Saturday, January 31 through Saturday, April 4, 2015
Tuesday-Friday with 2:30 pm tour or by appointment | Weekends 1:00 - 4:30 PM
This exhibition features dozens of colorful molas from the San Blas Islands, hand-stitched by the Cuna Indians. The Cuna live on the San Blas Archipelago on the Caribbean coast of Panama. Molas are reverse appliqué panels made for the front and back of the blouses worn by Cuna women. Many Cuna are Christian, the result of missionary activity in the region, and biblical themes are often depicted in their textiles. Each mola in this exhibition illustrates a story from the Bible—from the Garden of Eden to the Ascension of Jesus Christ into heaven.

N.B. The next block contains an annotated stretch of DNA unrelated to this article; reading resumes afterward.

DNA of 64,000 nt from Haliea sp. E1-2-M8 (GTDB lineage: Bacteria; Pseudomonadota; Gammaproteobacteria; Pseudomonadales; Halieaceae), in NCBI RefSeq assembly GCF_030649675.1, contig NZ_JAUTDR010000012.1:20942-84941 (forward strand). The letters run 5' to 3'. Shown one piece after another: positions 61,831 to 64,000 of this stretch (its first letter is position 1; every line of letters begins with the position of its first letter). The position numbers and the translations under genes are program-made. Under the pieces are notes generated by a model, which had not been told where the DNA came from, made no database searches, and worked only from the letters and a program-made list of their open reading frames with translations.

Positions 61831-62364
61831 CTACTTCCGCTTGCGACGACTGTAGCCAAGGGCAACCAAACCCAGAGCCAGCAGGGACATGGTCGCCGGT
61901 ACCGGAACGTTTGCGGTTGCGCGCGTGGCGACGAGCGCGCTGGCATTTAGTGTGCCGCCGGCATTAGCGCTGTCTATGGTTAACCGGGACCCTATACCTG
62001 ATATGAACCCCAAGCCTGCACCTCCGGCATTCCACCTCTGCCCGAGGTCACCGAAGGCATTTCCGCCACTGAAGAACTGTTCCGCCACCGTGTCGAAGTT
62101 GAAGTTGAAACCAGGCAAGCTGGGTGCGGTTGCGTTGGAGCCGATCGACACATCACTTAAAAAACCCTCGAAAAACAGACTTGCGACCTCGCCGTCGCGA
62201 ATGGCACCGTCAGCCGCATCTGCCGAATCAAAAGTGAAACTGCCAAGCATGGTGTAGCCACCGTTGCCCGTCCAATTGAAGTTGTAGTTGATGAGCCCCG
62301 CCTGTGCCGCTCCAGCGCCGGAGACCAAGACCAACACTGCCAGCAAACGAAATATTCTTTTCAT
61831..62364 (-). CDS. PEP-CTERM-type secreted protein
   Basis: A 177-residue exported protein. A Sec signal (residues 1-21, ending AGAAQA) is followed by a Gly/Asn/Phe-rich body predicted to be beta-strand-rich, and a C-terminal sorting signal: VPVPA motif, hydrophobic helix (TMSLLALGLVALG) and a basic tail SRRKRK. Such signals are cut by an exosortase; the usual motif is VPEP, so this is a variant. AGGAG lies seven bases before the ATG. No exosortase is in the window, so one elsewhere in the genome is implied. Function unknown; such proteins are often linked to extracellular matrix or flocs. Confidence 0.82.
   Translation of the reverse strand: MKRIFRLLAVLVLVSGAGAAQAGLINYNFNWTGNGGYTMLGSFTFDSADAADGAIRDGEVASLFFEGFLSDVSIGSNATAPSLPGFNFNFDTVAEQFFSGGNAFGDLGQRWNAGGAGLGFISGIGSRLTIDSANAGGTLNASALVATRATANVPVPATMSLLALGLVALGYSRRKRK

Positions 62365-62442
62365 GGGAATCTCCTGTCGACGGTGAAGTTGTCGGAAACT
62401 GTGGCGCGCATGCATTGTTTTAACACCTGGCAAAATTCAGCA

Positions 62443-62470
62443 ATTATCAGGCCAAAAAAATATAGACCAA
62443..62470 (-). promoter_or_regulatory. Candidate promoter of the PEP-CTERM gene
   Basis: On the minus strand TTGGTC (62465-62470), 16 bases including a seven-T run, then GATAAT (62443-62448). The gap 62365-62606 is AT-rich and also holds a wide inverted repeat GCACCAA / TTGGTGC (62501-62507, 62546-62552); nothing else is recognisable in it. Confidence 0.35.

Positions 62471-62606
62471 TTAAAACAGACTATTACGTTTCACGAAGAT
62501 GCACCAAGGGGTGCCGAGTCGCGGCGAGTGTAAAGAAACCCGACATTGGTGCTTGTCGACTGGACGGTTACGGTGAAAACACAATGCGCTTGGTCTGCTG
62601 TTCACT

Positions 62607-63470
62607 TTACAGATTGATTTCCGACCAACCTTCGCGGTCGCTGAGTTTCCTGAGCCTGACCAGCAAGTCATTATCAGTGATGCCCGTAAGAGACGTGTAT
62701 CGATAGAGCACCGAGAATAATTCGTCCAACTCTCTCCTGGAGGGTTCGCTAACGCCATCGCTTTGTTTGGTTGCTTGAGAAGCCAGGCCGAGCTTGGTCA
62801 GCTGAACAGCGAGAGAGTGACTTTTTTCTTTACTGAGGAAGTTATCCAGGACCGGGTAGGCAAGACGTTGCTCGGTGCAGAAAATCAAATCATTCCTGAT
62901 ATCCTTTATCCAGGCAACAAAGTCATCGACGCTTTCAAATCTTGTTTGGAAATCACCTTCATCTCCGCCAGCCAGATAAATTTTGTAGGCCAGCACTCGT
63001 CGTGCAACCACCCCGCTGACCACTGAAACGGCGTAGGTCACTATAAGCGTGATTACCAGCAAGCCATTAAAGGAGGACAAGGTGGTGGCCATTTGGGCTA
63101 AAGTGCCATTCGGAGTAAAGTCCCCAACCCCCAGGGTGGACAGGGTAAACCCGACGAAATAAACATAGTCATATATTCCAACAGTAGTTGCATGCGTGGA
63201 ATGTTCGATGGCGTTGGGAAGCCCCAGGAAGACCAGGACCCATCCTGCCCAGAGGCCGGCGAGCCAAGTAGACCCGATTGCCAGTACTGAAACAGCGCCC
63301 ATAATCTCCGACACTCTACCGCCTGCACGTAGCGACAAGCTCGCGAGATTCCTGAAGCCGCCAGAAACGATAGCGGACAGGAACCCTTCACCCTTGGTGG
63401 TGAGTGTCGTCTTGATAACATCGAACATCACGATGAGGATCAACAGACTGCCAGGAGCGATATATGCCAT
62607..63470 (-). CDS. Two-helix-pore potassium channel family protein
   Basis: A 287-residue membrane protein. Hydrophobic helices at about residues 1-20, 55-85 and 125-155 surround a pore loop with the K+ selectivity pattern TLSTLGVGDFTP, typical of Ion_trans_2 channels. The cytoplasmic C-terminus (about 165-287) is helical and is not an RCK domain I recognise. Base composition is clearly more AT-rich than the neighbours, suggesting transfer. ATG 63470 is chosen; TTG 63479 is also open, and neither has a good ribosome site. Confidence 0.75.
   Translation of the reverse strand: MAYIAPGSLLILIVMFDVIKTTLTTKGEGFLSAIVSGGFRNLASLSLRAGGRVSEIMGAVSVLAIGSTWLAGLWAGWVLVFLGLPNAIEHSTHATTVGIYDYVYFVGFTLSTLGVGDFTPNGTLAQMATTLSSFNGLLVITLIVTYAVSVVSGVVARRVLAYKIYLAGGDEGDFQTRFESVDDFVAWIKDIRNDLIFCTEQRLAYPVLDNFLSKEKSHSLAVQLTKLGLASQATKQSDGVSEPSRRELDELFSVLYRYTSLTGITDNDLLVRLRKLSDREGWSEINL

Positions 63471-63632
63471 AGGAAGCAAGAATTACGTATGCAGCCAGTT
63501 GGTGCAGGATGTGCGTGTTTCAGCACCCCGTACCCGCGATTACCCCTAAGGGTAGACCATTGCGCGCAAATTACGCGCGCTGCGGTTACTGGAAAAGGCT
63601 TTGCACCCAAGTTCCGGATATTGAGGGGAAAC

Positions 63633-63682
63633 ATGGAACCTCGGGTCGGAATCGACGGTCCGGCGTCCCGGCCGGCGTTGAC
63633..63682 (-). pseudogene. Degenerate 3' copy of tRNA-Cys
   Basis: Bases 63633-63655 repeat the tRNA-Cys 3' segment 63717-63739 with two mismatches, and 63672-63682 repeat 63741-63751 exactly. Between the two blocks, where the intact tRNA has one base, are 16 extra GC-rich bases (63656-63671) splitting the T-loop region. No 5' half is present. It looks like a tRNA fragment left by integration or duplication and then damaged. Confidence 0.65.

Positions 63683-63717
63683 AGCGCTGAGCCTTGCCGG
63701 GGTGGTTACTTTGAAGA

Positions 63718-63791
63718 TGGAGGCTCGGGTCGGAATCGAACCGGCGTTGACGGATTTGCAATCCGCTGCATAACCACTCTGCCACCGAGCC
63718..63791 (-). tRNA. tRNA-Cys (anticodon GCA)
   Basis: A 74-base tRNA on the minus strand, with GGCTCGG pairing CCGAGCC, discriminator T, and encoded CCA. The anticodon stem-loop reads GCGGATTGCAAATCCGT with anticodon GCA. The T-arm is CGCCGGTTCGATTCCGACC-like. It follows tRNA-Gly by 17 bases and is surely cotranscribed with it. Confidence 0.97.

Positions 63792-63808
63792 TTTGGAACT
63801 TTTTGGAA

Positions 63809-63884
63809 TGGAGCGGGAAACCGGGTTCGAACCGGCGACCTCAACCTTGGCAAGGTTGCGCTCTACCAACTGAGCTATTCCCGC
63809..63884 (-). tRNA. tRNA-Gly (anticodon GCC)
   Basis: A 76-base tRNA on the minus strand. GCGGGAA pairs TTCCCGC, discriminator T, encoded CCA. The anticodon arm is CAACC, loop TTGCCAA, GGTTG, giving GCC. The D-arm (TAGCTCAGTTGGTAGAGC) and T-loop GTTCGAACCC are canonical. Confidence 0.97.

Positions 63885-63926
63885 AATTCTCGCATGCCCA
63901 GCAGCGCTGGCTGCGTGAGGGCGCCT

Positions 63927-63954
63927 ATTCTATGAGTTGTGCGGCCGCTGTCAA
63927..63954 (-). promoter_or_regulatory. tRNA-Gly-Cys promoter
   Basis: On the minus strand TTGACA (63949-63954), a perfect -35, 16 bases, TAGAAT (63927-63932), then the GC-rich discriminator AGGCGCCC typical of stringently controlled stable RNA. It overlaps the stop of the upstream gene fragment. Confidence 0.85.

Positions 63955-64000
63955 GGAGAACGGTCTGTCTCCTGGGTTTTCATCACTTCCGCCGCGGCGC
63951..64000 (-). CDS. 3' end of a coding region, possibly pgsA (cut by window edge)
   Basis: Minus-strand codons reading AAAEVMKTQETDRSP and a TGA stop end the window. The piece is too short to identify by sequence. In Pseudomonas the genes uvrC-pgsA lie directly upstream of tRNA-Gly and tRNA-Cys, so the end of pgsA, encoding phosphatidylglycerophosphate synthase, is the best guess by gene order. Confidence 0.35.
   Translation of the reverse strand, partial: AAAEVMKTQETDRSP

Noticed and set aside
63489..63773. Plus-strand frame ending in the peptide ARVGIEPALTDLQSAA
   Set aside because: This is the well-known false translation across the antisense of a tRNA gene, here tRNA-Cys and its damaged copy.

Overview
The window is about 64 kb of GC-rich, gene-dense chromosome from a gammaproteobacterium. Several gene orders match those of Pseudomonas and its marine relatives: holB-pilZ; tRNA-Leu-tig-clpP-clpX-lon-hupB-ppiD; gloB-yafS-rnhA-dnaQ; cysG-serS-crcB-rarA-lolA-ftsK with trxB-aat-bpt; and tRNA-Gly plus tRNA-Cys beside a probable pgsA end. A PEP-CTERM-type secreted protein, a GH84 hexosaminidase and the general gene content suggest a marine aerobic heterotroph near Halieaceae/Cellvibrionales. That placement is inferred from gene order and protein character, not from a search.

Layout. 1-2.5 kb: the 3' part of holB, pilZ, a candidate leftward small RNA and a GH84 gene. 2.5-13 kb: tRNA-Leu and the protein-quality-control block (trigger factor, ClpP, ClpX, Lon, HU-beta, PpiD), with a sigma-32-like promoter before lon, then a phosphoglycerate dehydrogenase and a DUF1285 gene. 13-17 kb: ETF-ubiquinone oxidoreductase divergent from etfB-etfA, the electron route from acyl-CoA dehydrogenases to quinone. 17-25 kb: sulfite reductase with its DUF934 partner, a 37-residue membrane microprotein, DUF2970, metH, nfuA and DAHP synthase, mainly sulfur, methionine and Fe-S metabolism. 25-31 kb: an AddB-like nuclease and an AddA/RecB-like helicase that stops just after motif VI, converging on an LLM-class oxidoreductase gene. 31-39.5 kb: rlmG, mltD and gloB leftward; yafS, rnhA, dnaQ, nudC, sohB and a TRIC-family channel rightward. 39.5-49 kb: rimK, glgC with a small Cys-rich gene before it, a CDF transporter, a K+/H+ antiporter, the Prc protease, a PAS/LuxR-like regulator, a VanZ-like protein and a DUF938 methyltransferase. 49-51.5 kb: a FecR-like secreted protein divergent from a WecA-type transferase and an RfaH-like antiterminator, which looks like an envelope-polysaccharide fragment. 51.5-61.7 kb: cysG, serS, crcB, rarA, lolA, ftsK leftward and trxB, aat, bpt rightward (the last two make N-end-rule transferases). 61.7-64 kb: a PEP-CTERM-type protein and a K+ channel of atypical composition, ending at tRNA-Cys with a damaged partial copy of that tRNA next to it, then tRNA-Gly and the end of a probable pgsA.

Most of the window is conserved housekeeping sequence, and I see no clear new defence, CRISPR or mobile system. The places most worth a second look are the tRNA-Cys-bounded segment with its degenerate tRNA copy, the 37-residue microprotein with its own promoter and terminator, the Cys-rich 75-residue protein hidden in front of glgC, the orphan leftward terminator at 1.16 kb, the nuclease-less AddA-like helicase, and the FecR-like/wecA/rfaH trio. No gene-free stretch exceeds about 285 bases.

Molas are made by women and female children, who begin to sew at around age seven. They use only a needle, scissors and thimble. A high quality mola panel requires forty or more hours of work and may take a month or more to complete.
Pictured above: mola panel with Adam, Eve and the animals of Creation.
Right: blouse with mola depicting the Wise Men traveling to visit the Christ Child.
The molas in this exhibition are from the collection of Sandra and Bob Bowden.